Tag Archives: Isabella Kibble

Brolly Good Show

SINGIN’ IN THE RAIN

The Alexandra, Birmingham, Thursday 22nd August, 2019

 

Once a year, the Alexandra Theatre in Birmingham city centre becomes a nurturing ground for young talent with its Stage Experience scheme.  This year the production is the stage musical version of the sublime Hollywood movie musical – it’s a big ask and, as ever, the young performers do more than acquit themselves.  It’s staggering to think how much they achieve in so brief a rehearsal period; it’s thanks to director-choreographer Pollyann Tanner who waves a theatrical wand (or cracks a theatrical whip!) to marshal her company of one hundred and one performers into shape.  Every single one of them performs with commitment, energy and discipline.  Unfortunately, there is no space to list them all here.

Leading the cast is Ben Tanner as silent-movie star Don Lockwood, who shows very quickly he can croon and hoof impressively, bringing warmth to the role.  As his best buddy Cosmo, Sam Rogers has a kind of manic humour that hits more than it misses, while Isabella Kibble is spot on as love interest Kathy Selden, even though it takes me a while to get used to Kathy as a blonde.  When these three get together to perform Good Morning, all the elements align to make this number the highlight of the show for me – it’s just about perfect.

Jessica Walton shines as the villainous Lina Lamont, complete with tortuous accent and monstrous ego, and there is fine support from Thom Lambert as Roscoe Dexter and Jarrad Heath as studio boss R. F. Simpson – although he could do with greying up a little to distinguish him from the other young males.

As we have come to expect, the production/chorus numbers, though densely populated, are beautifully sung.  Special mention goes to Jack Smyth for his assured vocals in Beautiful Girl.  While there is much to marvel at in the organisation and execution of a production of this scale (the costume demands alone are mind-boggling), the show is also a lot of fun and enjoyable in itself.  The specially filmed clips of the silent movies are hilarious, and the title song, with its obligatory rainfall, makes quite a splash.

On the whole, the accents are fine and the pacing works very well.  There are occasions when the dialogue could be crisper, but it would be churlish of me to hold this against them.  Yet again Stage Experience has produced dazzling results, has given a multitude of young people invaluable experience onstage and off, and above all, has given the audience an evening of quality entertainment.

Singin' in the Rain

Gene puddle: Ben Tanner as Don Lockwood (Photo: Sam Bagnall)

 

 

 

 

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Party On!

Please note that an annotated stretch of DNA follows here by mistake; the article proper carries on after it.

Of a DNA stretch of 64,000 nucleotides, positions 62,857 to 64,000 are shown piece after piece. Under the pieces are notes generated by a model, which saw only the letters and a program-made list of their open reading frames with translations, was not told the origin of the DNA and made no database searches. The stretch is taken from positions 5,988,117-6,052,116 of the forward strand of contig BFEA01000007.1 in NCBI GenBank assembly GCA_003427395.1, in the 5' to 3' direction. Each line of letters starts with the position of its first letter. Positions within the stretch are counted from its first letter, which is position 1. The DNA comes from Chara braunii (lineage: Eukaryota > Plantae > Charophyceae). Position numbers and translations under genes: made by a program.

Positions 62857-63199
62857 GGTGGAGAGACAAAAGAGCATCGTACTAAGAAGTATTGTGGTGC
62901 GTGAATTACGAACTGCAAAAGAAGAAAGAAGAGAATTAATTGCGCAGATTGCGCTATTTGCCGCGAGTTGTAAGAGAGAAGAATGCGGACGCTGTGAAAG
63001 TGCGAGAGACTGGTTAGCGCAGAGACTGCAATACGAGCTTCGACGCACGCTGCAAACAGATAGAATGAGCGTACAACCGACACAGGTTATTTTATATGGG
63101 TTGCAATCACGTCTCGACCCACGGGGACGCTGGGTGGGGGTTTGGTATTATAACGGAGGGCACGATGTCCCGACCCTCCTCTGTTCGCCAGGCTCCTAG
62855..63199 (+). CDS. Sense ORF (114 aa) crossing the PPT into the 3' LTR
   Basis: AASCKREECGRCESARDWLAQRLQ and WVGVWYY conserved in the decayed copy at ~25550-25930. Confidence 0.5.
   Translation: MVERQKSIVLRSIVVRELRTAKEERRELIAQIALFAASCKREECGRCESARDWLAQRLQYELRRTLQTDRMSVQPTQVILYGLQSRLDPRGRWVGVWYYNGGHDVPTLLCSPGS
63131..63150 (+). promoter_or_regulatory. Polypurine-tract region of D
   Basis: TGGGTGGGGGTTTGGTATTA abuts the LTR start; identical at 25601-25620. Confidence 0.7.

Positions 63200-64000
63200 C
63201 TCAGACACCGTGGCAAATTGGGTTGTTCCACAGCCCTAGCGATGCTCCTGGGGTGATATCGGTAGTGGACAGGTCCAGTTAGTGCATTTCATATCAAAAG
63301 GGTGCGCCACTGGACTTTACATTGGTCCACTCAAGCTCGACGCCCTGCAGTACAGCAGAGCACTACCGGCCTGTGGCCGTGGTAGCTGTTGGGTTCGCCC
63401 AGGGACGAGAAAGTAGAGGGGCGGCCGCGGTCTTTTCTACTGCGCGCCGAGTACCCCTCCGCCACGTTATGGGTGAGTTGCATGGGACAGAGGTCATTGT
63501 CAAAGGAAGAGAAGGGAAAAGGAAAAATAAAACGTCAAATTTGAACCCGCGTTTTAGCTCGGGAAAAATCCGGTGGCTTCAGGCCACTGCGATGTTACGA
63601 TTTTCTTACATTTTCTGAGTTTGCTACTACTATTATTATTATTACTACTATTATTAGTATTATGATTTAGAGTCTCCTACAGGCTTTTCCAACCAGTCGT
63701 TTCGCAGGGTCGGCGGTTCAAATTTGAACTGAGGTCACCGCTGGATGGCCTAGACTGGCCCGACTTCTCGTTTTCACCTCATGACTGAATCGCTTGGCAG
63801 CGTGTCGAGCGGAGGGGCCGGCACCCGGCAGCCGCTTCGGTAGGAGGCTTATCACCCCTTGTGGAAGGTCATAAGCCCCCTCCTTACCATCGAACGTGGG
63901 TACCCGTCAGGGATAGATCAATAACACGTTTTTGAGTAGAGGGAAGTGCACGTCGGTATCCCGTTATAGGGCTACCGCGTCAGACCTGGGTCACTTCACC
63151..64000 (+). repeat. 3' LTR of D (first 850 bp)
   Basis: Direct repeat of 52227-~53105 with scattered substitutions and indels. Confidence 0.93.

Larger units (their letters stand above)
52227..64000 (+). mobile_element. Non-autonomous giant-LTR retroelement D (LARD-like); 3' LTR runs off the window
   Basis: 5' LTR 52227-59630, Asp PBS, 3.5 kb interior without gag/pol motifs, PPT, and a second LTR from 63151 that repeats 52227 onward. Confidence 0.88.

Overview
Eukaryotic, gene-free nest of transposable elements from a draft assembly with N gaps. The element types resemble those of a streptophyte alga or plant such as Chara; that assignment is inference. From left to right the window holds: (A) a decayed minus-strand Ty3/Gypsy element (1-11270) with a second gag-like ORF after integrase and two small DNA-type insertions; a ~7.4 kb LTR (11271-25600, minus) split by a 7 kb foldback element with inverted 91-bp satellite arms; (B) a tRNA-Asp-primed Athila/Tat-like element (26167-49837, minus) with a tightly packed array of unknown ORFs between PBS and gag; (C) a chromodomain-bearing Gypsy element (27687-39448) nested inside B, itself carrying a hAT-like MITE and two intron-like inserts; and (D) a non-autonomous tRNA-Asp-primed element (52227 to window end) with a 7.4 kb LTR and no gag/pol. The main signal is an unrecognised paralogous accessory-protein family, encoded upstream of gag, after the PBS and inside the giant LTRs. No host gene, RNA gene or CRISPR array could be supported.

Stage Experience: BOOGIE NIGHTS

New Alexandra Theatre, Birmingham, Thursday 23rd August, 2018

 

Every summer about a hundred young people flock to Birmingham and just a fortnight later, they’re performing to packed houses.  It’s the Alex’s annual Stage Experience project, a highlight of the theatre’s calendar.  Previous shows include 42nd Street, Footloose, and West Side Story.  This year the choice is Boogie Nights, a jukebox musical of 1970s hits with a plot so shallow it makes Dreamboats & Petticoats seem like The Cherry Orchard.   This is Saturday Night Fever lite, with characters living for their nights out at the local nightclub, and there’s a party atmosphere long before the performance begins with cast members in the aisles encouraging the audience to get up and dance.

The miracle worker, as ever, is the indefatigable Pollyann Tanner who directs and choreographs her huge cast of youngsters with an assured hand.  It can’t be easy managing such a troupe but the enthusiasm of every member shines through – this lot clearly don’t need cattle-prods to get them to cooperate!  I can’t list them all, so forgive me, chorus, for focussing on the main players.

Leading the cast is Elliot Gooch as Roddy, our narrator.  Gooch has presence and a twinkle in his eye, but Roddy is written in such a way, we can’t be charmed by his throwaway sexism and his selfishness.  Gooch works hard to sell the character to us, but ultimately Roddy is an obnoxious plonker.  As Roddy’s long-term girlfriend Debs, Isabella Kibble positively shines in a flawless performance.  She can handle the London-ish accent superbly and sings like a dream.  Furthermore, she brings credibility to the part and is the emotional centre of the piece.  Kibble is supported by Melissa Huband as best friend Trish, who also sings well and displays spot-on comic timing.

Grace Williams also makes a strong impression as night-club singer Lorraine.  Her duet with Debs (No More Tears/Enough is Enough) is a definite highlight.

Among a colourful array of Seventies costumes, Gibsa Bah looks marvellous as Spencer, strutting on huge platforms with an afro like a black cloud over his head, whose chauvinistic attitudes remind us that the period was not just great pop music and big collars.  Thomas Parkinson adds humour as Roddy’s mate Terry, while handsome Jonah Sercombe has the best male singing voice of the lot – it’s a shame we don’t get to hear more from him – but I would advise him not to rush his dialogue, and please, someone get him a wig to hide his on-fleek 2018 hairdo!  There is an excellent performance from Liam Huband as Roddy’s Elvis-worshipping father, Eamon – a strong characterisation, Eamon gets most of the best lines (even if Jon Conway’s script strings together as many old jokes as old songs).

The songs keep coming (and coming) along with gratuitous period references to crank up the nostalgia factor.  A tight ensemble led by Musical Director Chris Newton provides a great sound, and you can’t resist the energy coming off the stage.  More of a party than a play, this show’s delights come from seeing young people giving it their all, rather than getting their teeth into a meatier piece of musical theatre.

boogie